A story is a metaphysical entity. What exists in the world is the telling of a story. The same story may have different tellings, at different times, by different people, or in slightly variant versions. These tellings are tokens for which the story is the type. We can, arguably, reconstruct a story from its tellings, as we can reconstruct a dead language from its living descendants. But it is the tellings that are alive.
It is common to say that myths and dreams are interpreted or analyzed. But this way of speaking contains a small but important inaccuracy. It is not myths or dreams that are interpreted; it is tellings of myths or dreams. These tellings may be oral or written, in a wickiup or in a dreamwork group, or communicated in writing to the privacy of a dream journal. But they are all tellings; and there may be different tellings of the same myth or dream — different because they are recited or written at different times, or told by different tellers, or told in different circumstances. Although it seems that a dream is peculiarly ours, access to a dream, like access to a myth, is only through its telling, private or public.
But all this raises an important question. Is there, in fact, a myth or a dream apart from its telling, its disclosure, its revealing? Dreams offer an interesting instance of Wittgenstein’s argument against private language. The argument goes — with some obscurity — something like this. Suppose I have a purely private language, in which I use the word snark to refer to a certain sensation I feel at the time. At a later time, upon feeling a sensation, I say, "There is another snark." But how can I determine whether I have used the word correctly on this second occasion? Maybe I misremember the first sensation; maybe I mistakenly think that the second sensation is similar to the first, when it is really not similar at all. But that means that the application of the term snark is undetermined; a term whose application is undetermined is meaningless; therefore there cannot be a private language.
By the same reasoning, dreams — in the sense of a sequence of moving pictures in the mind — cannot be meaningful. Dreams gain meaning only in their telling, even when I am telling the story of the dream to myself, as I review it or puzzle over it. Suppose there is a figure in my dream. Upon awakening, I cannot identify that figure except as a companion. Later in the day, I see my friend John, and I realize — or come to believe — that the figure in my dream was in fact John. But how can I determine whether I have identified the figure correctly on this second occasion? Suppose that I am mistaken; suppose that the figure in my dream was not John at all. Perhaps the figure was another friend, or my father, or no one in particular.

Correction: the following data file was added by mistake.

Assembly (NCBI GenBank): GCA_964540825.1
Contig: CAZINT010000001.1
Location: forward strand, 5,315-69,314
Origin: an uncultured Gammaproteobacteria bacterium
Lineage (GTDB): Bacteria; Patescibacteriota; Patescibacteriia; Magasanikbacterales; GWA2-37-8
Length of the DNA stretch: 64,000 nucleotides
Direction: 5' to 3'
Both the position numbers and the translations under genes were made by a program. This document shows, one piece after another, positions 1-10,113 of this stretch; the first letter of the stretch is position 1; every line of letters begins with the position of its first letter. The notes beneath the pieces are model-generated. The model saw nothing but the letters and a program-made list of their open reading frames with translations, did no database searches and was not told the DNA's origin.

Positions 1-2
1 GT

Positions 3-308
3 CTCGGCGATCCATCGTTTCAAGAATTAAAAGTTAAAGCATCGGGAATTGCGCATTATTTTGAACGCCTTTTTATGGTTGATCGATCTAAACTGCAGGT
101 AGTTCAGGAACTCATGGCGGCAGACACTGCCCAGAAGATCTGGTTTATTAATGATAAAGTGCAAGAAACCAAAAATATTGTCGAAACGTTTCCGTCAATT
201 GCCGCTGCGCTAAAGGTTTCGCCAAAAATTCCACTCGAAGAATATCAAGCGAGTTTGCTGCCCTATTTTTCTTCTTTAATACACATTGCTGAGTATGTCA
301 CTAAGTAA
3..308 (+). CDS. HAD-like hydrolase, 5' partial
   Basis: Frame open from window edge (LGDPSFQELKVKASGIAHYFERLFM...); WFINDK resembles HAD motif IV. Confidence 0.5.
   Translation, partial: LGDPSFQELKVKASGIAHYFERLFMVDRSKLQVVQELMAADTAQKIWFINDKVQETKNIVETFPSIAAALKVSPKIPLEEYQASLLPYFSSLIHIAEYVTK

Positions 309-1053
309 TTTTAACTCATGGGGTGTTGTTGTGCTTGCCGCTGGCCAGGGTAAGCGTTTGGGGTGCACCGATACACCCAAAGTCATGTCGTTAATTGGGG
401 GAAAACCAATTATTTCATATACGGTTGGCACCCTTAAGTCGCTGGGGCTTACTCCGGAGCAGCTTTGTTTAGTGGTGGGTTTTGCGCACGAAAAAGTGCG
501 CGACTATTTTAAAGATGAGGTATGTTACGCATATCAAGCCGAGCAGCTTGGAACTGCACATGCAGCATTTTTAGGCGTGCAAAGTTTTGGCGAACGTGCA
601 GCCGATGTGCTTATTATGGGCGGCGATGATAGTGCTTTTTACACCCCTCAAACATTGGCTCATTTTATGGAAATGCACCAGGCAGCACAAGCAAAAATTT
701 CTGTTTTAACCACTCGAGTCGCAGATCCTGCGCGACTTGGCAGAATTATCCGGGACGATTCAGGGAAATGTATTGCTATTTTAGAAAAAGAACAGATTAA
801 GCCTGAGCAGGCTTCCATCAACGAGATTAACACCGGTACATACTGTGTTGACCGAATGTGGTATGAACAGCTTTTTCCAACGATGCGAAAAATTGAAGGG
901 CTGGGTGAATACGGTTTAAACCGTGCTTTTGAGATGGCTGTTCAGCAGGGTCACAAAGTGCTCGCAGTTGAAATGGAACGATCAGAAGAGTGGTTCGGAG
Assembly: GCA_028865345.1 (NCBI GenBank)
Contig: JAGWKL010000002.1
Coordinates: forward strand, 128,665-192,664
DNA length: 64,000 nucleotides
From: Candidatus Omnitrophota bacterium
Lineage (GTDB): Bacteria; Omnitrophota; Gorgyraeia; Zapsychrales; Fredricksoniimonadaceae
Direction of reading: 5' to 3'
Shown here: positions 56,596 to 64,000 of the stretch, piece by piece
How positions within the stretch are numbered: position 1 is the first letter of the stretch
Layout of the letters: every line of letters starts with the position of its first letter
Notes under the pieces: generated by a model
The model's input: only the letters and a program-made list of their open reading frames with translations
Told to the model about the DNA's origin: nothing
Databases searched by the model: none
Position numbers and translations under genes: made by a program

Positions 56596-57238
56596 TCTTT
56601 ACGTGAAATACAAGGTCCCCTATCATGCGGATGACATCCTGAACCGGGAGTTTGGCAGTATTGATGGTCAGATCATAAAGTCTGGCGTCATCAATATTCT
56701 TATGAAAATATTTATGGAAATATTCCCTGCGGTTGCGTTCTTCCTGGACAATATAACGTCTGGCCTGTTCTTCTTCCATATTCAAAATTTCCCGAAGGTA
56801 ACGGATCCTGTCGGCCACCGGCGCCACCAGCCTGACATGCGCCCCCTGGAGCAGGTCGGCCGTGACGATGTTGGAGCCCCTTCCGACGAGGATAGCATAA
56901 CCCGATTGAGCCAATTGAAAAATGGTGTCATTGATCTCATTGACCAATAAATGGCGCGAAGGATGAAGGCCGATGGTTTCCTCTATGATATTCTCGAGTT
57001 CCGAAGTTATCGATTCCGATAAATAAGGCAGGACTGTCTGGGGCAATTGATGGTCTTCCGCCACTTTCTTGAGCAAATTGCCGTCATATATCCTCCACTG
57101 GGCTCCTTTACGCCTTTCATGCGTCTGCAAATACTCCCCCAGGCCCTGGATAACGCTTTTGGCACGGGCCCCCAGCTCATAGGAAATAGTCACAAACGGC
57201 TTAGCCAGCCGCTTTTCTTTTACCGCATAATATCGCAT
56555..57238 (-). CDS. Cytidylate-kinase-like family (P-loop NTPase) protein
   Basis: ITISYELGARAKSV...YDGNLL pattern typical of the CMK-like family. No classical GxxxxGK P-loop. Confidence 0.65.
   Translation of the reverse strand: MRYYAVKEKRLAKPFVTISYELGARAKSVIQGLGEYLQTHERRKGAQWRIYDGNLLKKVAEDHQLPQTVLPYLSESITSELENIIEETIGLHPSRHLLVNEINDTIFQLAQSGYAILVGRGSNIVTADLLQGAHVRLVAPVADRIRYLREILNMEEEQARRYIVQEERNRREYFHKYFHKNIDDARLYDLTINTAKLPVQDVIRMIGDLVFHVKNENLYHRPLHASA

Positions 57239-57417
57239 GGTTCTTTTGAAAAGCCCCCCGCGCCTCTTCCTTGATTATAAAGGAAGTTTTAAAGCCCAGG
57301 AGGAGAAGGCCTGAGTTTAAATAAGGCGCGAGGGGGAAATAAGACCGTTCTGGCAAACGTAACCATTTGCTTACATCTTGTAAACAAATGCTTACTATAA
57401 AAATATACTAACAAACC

But here, for a dream, it does not matter. What matters is the telling. The telling of the dream is where the analysis, the interpretation, the understanding, all the meaning-making activity can begin to take place. A dream is undetermined until it is told.
There can be many tellings of a dream; a dream, of course, is a construct out of its tellings. These tellings are tokens for which the dream is the type. Now which of these — type or token — is meaningful? Suppose I misremember my dream as containing John rather than Mary. Does that mean that any interpretations I make of my dream will be wrong?
Once again, Wittgenstein provides an analytical model. He says,
The fact is that whenever you are preoccupied with something, with some trouble or with some problem which is a big thing in your life – as sex is, for instance – then no matter what you start from, the association will lead finally and inevitably back to that same theme. Freud remarks on how, after the analysis of it, the dream appears so very logical. And of course it does.
So, it does not matter whether it was John or Mary in my dream. I could make up a story on the spot; indeed, I could invent a dream. What matters is the story, and the telling of the story.
That is why it is possible to work with any fragment of a dream, like a fractured piece of a hologram. Jeremy Taylor writes of a hesitant dreamer in one of his dream workshops who simply could not remember his dreams. Finally, Taylor suggested to him that he make up a dream: "What would your dream have been like this morning if you had been able to remember it?" Taylor adds — and note the use of words of telling — that "a conscious fantasy narrative could have been explored as readily as the regular nighttime dreams shared by the other members of the class." It is the telling that counts.
The same thing is true for any experience. Life is a hologram. Every little piece carries the meaning of it all.